# Free particle

In physics a free particle is one whose motion is unaffected by any external factors. That is, no net force is acting on the particle.

## Classical mechanics

In classical or Newtonian mechanics the motion of a particle is governed by Newton's laws of motion. In particular, his second law states that the acceleration undergone by a particle is equal to the external forces acting on the particle, divided by the particle's mass. In other words, $a=\frac{F}{m}\ .$

In the case of a free particle F = 0, so the particle does not accelerate. The speed of the particle is therefore constant, and the position of the particle at any time t can be predicted with certainty if the the particle's velocity v0 is known along with its position x0 at a single instant t0. In this case, $x(t)=x_0+v_0(t-t_0)\ .$

It is quite common to take t0 = 0, simplifying this expression slightly to the more familiar $x(t)=x_0+v_0t\ .$

## Quantum mechanics

There is a subtle difference between the classical and quantum interpretations of a free particle. Classically a particle is considered to be free whenever it is in a region of constant potential, $V(\vec{x})=V_0.$ This is because force is given by the gradient of the potential, so $F(\vec{x})=\nabla V_0=0,$ as required for a free particle. Quantum mechanically however, a particle does not possess a definite position and therefore cannot be said to be in a region of constant potential (unless that region is all space). This distinction is made clear by the particle in a box problem. Classically a particle in a box moves freely (i.e. as if the box wasn't there) until it hits a wall, at which point it around and then continues to move freely again. On the other hand a quantum particle in a box behaves differently than it would if the box did not exist.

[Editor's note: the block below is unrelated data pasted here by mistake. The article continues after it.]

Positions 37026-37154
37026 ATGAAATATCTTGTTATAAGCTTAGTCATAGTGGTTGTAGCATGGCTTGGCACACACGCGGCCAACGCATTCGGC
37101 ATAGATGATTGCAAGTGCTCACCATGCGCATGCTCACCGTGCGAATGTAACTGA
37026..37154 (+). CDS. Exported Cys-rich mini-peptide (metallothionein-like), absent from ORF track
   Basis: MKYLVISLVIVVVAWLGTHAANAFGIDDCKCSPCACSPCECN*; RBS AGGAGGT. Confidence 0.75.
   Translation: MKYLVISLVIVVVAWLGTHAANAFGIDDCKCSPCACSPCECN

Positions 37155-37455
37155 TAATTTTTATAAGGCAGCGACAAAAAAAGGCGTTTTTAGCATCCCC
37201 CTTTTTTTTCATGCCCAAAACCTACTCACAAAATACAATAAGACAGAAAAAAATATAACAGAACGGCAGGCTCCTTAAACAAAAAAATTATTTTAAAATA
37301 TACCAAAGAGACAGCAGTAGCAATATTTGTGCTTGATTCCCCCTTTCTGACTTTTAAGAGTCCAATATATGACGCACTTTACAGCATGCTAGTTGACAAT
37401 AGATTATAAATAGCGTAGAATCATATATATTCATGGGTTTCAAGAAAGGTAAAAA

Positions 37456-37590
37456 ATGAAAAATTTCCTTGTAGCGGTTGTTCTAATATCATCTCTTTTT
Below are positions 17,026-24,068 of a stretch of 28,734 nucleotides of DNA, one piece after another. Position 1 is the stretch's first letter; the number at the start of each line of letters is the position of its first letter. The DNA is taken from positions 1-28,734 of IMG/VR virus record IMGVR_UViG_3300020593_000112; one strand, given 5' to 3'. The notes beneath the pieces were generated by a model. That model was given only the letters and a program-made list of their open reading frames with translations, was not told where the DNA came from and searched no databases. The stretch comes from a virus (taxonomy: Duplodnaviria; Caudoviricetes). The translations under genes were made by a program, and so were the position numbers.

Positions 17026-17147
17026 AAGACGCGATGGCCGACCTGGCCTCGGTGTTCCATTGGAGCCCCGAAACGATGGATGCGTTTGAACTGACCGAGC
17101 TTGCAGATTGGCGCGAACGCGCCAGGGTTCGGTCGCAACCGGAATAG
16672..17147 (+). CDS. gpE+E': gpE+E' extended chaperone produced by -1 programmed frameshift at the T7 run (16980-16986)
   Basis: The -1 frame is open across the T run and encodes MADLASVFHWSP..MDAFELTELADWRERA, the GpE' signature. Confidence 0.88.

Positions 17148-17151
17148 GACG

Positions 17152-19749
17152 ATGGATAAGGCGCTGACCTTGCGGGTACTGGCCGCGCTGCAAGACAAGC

### The solution to Schrödinger's equation

As we have said, a free particle is one for which the potential term in the Hamiltonian is constant (but finite). When this is the case, the energy scale can always be shifted so that the zero of energy coincides with the level of the potential, i.e. we can always set V(x) = 0. This means that in the 1D case Schrödinger's equation is given everywhere by $i\hbar\frac{\partial}{\partial t}\psi(x,t) = -\frac{\hbar^2}{2m}\frac{\partial^2}{\partial x^2}\psi(x,t)\ .$

which admits plane wave solutions, $\psi(x,t)=\exp\left(ikx-i\omega t\right)$

for any frequency ω. Here the wavenumber k is given by $k=\sqrt{\frac{2 m \omega}{\hbar}}\ .$

In the case of a particle in 3D space the result is very similar. The equation to solve becomes $i\hbar\frac{\partial}{\partial t}\psi(\vec{x},t) = -\frac{\hbar^2}{2m}\nabla^2\psi(\vec{x},t)$

and the solutions (still plane waves) are given by $\psi(\vec{x},t)=\exp\left(i\vec{k}\cdot\vec{x}-i\omega t\right)\ .$

The wavevector $\vec{k}$ is now defined by the equation $k=\sqrt{\vec{k}\cdot\vec{k}}=\sqrt{\frac{2 m \omega}{\hbar}}\ .$ Some content on this page may previously have appeared on Citizendium.